Essential Pantry Rose Flower Water-3.0 oz - Morocco
Rose water is a distillation of rose petals that has the intensely perfumy flavor and fragrance of its source. Rose water has been a popular flavoring for millennia in the cuisines of North Africa, Middle East, India and China. Morocco is especially know for its fields of roses that are used to produce some of the most fragrant rose water available - indeed, some "French" rose water is produced in Morocco.
Exotic as rose water seems today, many people forget that it was a common and popular flavoring in this country, too, until the ready availability of vanilla extract about a century ago. Until then, rose water and also lemon were used to flavor baked goods, which were often made with ingredients like pork fat and maple sugar (cheaper and easier to obtain than butter and white sugar) -- strong flavors that needed the also strong scents of rose or lemon.
Suggestions for Use
A few drops streaked through cream, crème fraîche, custards, creamed rice puddings, ice cream, baked semolina sweets (popular in Morocco and throughout North Africa), fruit fools, sugar syrups and fruit salads add an element of surprise. It's divine incorporated into sweet Middle Eastern pastries, and a little swirled through Khoshaf, a salad of dried fruit, pistachio nuts and almonds, is heavenly. It is also used in numerous savory dishes.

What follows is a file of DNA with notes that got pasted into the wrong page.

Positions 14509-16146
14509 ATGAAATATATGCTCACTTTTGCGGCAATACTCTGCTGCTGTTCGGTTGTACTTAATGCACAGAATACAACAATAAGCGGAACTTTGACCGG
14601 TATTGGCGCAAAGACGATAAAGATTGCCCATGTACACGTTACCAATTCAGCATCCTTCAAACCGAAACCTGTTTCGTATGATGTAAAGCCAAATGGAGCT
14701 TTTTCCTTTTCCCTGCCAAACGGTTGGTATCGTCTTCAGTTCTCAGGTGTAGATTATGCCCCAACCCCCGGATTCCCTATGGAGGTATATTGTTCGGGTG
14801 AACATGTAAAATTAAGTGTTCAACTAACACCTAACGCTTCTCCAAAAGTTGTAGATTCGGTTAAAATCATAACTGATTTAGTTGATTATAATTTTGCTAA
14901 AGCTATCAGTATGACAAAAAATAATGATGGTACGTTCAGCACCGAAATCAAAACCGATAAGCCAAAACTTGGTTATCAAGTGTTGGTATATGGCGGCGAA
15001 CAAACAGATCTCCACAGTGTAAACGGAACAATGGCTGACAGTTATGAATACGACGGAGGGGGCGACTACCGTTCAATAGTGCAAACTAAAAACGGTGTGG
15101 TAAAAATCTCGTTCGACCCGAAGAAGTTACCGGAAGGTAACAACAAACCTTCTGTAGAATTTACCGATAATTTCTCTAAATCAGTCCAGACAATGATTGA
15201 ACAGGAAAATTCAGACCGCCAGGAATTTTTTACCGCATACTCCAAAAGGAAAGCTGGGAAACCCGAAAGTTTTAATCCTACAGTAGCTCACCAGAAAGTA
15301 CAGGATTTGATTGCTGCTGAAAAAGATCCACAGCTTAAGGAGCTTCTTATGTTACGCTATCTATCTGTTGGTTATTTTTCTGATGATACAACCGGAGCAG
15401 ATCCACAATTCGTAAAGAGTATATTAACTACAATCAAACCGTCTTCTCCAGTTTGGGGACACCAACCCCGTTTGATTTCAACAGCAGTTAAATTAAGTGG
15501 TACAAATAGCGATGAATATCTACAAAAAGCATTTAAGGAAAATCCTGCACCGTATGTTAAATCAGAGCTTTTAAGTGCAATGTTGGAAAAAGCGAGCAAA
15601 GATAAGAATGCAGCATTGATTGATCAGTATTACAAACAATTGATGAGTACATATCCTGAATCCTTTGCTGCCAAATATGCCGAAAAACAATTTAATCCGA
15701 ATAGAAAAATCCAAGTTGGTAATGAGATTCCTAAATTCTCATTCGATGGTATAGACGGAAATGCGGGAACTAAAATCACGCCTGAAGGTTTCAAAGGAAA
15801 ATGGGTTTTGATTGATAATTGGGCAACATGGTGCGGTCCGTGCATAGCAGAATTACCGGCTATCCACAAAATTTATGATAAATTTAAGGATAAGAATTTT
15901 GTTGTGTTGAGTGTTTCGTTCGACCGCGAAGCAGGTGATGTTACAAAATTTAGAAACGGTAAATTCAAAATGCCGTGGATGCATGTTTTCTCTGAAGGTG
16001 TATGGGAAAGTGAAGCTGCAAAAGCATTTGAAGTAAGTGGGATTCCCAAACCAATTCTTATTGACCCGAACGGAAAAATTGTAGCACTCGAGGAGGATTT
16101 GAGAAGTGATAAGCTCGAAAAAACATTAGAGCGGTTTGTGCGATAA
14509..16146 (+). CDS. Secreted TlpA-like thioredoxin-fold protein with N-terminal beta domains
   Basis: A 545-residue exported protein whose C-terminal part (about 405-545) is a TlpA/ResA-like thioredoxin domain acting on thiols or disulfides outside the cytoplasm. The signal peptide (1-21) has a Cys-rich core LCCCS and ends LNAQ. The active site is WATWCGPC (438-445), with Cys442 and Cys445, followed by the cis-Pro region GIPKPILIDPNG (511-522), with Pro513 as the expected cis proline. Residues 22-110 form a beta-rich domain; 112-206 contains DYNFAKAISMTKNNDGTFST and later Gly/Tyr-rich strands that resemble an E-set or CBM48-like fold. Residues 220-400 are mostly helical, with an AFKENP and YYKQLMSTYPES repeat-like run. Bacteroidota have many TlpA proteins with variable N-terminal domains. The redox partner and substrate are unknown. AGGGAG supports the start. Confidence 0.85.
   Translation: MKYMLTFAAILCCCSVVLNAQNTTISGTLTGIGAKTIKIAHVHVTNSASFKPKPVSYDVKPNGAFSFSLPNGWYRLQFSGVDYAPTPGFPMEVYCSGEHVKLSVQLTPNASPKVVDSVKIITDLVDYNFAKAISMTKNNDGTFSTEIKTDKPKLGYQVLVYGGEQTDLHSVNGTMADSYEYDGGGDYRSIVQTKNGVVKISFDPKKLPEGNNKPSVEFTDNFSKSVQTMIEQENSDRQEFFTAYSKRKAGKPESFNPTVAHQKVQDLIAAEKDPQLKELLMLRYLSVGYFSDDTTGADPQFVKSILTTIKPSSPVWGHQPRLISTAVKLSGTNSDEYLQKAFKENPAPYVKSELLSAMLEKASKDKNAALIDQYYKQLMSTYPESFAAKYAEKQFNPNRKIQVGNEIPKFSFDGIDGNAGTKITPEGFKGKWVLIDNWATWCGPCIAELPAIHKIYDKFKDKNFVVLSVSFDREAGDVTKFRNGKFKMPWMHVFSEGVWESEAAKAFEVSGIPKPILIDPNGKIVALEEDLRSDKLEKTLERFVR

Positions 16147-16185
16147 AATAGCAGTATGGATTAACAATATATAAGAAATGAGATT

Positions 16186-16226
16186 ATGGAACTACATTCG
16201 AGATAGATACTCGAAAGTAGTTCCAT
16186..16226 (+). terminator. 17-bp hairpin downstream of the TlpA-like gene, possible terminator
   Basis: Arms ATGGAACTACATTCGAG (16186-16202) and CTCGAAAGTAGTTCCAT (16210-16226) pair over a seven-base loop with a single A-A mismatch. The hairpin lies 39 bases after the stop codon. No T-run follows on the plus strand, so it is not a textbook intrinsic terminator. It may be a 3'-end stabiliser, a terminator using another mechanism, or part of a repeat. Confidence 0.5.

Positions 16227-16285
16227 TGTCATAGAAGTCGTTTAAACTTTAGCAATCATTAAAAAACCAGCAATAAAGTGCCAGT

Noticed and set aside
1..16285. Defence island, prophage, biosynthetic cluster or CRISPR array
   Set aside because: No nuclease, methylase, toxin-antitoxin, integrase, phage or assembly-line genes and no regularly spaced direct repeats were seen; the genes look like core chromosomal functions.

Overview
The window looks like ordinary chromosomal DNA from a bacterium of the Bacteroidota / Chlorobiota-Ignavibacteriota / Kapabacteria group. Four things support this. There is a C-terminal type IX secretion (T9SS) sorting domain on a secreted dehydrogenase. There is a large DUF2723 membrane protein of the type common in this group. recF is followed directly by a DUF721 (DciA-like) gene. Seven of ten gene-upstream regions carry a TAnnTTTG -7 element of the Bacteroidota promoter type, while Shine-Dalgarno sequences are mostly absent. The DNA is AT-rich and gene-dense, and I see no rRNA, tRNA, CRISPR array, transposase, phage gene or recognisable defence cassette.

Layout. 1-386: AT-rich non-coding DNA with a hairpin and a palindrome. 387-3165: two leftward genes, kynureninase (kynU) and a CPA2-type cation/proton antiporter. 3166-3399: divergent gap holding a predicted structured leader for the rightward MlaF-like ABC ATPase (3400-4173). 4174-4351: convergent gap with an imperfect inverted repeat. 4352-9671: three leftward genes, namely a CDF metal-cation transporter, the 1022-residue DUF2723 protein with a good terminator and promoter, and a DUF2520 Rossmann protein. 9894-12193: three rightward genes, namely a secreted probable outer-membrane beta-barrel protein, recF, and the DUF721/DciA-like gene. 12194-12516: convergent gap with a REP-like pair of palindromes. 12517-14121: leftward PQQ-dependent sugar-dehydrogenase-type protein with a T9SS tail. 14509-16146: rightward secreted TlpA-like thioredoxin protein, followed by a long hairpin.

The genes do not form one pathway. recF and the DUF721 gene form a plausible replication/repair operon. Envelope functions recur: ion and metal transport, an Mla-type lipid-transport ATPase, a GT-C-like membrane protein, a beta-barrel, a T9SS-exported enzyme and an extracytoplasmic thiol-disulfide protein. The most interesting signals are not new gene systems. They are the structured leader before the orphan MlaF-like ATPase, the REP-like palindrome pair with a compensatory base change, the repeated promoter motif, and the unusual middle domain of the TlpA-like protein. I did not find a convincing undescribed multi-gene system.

The trick with both orange blossom water and rose water is to use very little, to give the merest hint of fragrance.
About Rose Water
As early as the third century, essences were made from rose petals using fairly crude methods. It wasn't until the 10th century that Avicenna, an Arab physician, discovered how to extract the essential oil from the flowers and invented rosewater proper. Its popularity with food quickly spread throughout Europe and made its way into both sweet and savory dishes, many of which are still popular today.
Rose water, called "ma ward" in Morocco, and the finest rosebuds are grown on the high central plains of the Dades Valley, and then distilled nearby, usually in El Kelaa des Mgouna. The result is a fragrant elixure with almost no taste.